Norman Music Festival will continue to highlight local artists despite the pandemic through a livestreamed concert series starting Oct. 9.
Norman Music Festival announced "NMF Transmissions" after the in-person festival’s cancellation June 24. Joshua Boydston, a board member of the Norman Music Alliance, said once it was clear that a live audience would be impossible, the board began discussing what a digital version of the festival would look like.
“Throughout quarantine, artists have done these awesome livestreams to keep people engaged, so we were looking into how we would create a digital version of the festival experience,” Boydston said. “We wanted to allow artists to best utilize that format for themselves and we wanted anything we did produce to reflect … the festival itself.”
Boydston said the artists who normally host livestreamed concerts possess an acoustic or folk sound, making a show from home a simple task. Artists who perform heavier music genres — such as rock or metal — have not had this opportunity, he said.
Transmissions' Oct. 9 headliner Helen Kelter Skelter is the type of band Boydston said the live-stream is hoping to promote.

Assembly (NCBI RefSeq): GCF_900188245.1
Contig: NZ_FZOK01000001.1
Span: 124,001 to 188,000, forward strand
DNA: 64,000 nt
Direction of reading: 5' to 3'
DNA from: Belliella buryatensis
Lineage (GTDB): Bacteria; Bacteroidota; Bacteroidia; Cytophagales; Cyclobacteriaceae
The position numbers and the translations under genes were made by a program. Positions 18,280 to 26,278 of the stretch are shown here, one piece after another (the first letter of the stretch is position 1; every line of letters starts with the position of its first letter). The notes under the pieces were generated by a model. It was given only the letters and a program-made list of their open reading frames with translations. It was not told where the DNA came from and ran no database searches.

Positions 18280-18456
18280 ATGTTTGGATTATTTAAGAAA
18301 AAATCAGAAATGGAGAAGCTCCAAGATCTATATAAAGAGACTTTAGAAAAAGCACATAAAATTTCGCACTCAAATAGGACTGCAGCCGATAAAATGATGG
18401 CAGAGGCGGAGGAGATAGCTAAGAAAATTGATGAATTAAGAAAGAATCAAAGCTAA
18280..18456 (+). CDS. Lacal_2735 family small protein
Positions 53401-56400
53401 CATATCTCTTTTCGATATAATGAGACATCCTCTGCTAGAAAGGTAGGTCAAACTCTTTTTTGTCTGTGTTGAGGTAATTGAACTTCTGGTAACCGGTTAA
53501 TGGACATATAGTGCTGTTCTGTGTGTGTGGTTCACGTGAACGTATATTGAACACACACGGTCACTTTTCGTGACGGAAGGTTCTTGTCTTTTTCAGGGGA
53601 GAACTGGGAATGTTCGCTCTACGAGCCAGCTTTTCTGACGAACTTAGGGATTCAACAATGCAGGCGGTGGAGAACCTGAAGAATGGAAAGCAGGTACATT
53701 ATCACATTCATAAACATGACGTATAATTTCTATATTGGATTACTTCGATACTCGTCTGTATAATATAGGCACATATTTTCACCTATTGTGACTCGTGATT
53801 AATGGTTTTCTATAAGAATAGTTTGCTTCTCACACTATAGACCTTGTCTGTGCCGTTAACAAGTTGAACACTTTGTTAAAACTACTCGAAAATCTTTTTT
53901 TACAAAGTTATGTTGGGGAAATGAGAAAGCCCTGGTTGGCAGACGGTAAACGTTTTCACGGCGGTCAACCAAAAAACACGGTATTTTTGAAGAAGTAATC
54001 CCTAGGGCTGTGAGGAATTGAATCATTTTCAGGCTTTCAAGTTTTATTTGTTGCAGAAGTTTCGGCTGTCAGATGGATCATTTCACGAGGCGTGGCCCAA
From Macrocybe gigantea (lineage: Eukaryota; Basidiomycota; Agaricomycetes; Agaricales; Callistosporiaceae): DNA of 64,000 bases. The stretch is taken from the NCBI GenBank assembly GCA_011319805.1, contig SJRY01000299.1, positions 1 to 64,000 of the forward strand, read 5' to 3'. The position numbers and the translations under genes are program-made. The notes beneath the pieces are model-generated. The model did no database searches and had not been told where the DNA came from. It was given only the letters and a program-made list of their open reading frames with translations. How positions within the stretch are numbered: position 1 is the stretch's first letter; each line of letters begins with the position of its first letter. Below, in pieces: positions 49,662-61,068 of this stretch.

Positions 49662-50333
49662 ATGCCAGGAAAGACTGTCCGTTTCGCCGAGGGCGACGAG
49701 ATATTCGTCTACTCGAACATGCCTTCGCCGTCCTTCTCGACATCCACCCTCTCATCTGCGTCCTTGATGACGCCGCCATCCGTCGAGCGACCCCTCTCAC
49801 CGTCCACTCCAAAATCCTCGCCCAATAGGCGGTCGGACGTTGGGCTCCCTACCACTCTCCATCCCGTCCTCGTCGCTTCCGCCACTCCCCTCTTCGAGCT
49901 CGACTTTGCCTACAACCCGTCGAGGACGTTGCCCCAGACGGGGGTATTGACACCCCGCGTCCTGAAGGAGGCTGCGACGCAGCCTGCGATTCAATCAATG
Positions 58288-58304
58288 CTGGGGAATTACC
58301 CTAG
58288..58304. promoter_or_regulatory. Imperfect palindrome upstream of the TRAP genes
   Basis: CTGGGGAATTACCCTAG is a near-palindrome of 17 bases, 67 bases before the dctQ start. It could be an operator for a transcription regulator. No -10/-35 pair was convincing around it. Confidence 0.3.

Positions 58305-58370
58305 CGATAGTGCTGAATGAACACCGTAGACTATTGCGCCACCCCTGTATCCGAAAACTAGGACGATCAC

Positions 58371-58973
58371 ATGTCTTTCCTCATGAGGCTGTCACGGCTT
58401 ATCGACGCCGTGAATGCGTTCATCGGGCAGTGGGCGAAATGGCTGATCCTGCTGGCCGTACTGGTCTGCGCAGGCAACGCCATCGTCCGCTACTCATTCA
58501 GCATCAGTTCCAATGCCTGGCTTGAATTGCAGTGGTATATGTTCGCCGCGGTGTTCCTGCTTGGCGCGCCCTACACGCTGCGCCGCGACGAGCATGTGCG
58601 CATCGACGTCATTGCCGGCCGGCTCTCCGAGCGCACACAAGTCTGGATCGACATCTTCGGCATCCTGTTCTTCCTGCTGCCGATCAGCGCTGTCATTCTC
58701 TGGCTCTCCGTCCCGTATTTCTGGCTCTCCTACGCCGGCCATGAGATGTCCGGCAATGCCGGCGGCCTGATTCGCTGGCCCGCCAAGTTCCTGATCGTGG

“They haven’t played at all since February, as their experimental metal and psychedelic rock sound doesn’t play well from home,” Boydston said. “This is kind of an opportunity for us to spotlight some of these artists who haven’t gotten to play in the way that they normally do.”
The festival will be pre-recorded in a Toucan Productions warehouse, which normally stores stages and lights the company sells for live events. Boydston said the entertainment equipment company’s space has equipment waiting to be used by artists — making it the perfect environment to produce a live show.
Through the inclusion of laser lights and visual effects, Boydston said the concert will be staged in a way that allows audiences to feel like they are with the artists as they perform. He said the livestream will maintain an energetic environment and acknowledge local artists, despite its lack of an in-person audience.
“I think everyone’s trying to do things that … (are) the closest replication of what they're good at that they can,” Boydston said. “Every artist is hurting out there — there is no shortage of that … (and) we are here to celebrate them.”
In a pandemic where social distancing is becoming normalized, Boydston said it was hard to lose the community-building aspect of the festival, as he has seen it reunite people on- and off-stage. He said he is hopeful the livestream will allow people to connect in a comfortable setting while celebrating the work of local musicians.
“Everyone has been going through a tough time overall, but I think that to the extent that you’re able you can discover music through us … and find those musicians and people you love,” Boydston said. “The art itself is first and foremost, and (artists) just love to see their art spread around.”